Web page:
Why has birth control become a priority in Rwanda and Uganda?

Whatever justification is advanced for birth control, such as eradication of maternal and infant mortality, the ultimate outcome is reduction in population size at family, community, tribal and national level. Because of cultural, ethnic and religious sensitivity associated with birth control, different terms have been used such as family planning and reproductive health and rights. However, they all end up in reducing population size.

The common message conveyed by Malthus and his heirs is that poor people (regardless of how they got trapped into poverty) wherever they live produce more children than they are able to support. Therefore they must reduce the size of their families through family planning.

In Rwanda and Uganda, a combination of wars, endemic diseases and AIDS pandemic has raised mortality rates. In Uganda, for example, life expectancy declined from 47.0 years in 1980-85 to 41.0 years in 1990-95. At the same time, thanks to western donations, the economies of Rwanda and Uganda are growing faster than population growth. Consequently, birth control should not be a priority needing urgent implementation.

The problem is that in both Rwanda and Uganda the benefits of economic growth have been tilted heavily in favor of minority Batutsi in Rwanda and minority Bahororo (Batutsi from Rwanda) and Bahima in Uganda (so-called pastoralists). Majority Bahutu in Rwanda and majority non-Bahororo and non-Bahima in Uganda (so-called agriculturalists) have continued to live in poverty or got poorer. This has been done in large part through concentration of economic activities in urban areas especially the capital cities of Kigali in Rwanda and Kampala in Uganda where relatives of ruling classes led by Kagame and Museveni live. The rest have been herded in rural areas and left to fend for themselves in economies driven by so-called market forces.

Demographically rich people produce fewer children than the poor. The lifestyle of the rich together with lower child mortality rate reduces the need for many children. On the other hand, because of high child mortality and dependence on children in old age, poor people produce many children. Thus, Bahutu in Rwanda and non-Bahororo and non-Bahima families in Uganda are producing more children than the rich ruling classes. Kagame and Museveni who have governed at gun point disguised as democracy know full well that in the end larger ethnic groups, however impoverished, cannot be ignored forever. Numbers matter: hence birth control of poor families that constitute majority in Rwanda and Uganda. In Rwanda birth control has been championed basically by foreign advisers, in Uganda by Ugandans generally.

Instead of advocating equitable distribution of economic growth benefits and education of girls that lead to fertility reduction, foreign advisers have focused on contraception in Rwanda where average fertility rate is six children per woman. The 1994 genocide has also been attributed to overpopulation. The analysis has led to birth control in large poor families as the solution to rapid population growth. Although Bahutu are not specifically targeted, they constitute the overwhelming majority of poor people that produce many children. However, many people consulted in and outside Rwanda are convinced that birth control is targeting Bahutu.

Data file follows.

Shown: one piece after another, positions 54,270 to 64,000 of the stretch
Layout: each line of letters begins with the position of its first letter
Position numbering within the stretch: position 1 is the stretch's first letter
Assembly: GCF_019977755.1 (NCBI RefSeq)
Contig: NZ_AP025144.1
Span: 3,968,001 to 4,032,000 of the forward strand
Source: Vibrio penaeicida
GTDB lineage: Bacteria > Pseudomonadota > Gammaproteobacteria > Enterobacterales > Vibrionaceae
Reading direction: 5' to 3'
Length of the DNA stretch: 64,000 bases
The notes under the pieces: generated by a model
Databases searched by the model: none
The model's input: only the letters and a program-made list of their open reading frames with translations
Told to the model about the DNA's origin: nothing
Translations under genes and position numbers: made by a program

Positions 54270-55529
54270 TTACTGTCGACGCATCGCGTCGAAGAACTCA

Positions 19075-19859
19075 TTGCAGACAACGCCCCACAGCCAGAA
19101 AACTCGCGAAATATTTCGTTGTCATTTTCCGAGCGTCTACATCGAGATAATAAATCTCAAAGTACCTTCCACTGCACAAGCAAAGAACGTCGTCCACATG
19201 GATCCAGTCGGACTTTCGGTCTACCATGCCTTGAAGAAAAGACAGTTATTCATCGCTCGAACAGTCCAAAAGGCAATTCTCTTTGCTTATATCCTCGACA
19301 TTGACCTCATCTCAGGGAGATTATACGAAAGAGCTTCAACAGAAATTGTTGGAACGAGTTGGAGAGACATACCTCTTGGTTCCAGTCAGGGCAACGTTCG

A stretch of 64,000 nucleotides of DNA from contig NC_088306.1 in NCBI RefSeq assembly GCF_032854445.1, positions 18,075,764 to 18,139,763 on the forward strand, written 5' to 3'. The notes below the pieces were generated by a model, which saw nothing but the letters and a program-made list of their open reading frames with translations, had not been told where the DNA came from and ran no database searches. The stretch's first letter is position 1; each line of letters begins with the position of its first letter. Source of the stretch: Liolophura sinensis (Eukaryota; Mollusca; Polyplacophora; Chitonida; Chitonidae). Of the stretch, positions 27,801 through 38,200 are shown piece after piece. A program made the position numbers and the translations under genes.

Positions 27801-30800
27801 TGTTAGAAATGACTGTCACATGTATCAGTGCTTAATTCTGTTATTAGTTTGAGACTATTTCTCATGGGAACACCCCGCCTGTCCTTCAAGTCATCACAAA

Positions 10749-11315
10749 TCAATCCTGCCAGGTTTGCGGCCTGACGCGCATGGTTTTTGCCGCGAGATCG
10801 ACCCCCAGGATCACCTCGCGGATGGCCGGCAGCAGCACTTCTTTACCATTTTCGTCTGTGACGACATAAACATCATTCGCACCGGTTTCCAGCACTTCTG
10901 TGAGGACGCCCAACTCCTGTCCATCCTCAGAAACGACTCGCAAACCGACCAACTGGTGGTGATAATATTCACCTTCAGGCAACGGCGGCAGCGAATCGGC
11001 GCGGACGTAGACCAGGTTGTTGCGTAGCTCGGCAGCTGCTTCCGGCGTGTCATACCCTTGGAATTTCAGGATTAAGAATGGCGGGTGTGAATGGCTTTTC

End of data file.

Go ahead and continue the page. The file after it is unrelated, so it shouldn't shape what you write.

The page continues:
Using like-minded Rwandans, foreign advisers have pushed for limiting family size to three children, with severe punishment for non-compliance. Contraception has risen steeply. If it turns out that Bahutu are being targeted there could be allegations of ‘triple’ genocide in Rwanda.

Until recently, official position favored more children because Uganda had not yet reached an optimal human level for sustained economic development. However, during a Labor Day speech in 2003, President Museveni announced that high unemployment and poverty were associated with rapid population growth. Since that time, demographic studies have been conducted into fertility rates, dependency ratios and contraceptive use. These studies have barely touched on mortality and migration trends that also influence population change.

Like in Rwanda, instead of focusing on equitable distribution of income and education of girls and empowerment of women that enhance demographic transition (from high death rate and high birth rate to low death rate and low birth rate), neo-Malthusian Ugandans have focused on birth control among poor women. Debates and articles have been one dimensional in support of birth control.

The 2010 report on the state of population in Uganda shows bias in favor of birth control very clearly. For example, the report focuses on high total fertility rate, high dependency ratio, low contraceptive prevalence use and high unmet needs. There is hardly information on mortality and migration rates. The recent revelation that information on births, deaths and migration was stolen between 2007 and 2009 has raised questions about the validity and usefulness of the report serving as a source of information for planning purposes.

All in all, the determination to stay in power in perpetuity by minority ruling classes in Rwanda and Uganda is the primary reason for embarking on birth control to limit the size of poor majority populations in the two countries. Struggle to retain power has been disguised by using subtle and humane language of reducing infant and maternal mortality.

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